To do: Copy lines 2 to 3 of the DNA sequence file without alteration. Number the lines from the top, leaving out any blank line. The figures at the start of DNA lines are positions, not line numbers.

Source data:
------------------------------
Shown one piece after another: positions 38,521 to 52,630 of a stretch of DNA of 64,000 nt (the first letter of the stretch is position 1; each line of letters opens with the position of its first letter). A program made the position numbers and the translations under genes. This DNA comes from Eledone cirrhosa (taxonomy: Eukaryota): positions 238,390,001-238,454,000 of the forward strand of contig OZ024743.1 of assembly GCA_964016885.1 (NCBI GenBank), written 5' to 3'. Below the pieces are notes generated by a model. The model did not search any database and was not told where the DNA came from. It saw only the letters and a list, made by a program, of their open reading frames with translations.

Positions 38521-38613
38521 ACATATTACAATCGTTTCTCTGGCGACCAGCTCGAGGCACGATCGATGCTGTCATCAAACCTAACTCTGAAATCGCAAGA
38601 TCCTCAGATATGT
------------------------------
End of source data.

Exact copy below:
Positions 38521-38613
38521 ACATATTACAATCGTTTCTCTGGCGACCAGCTCGAGGCACGATCGATGCTGTCATCAAACCTAACTCTGAAATCGCAAGA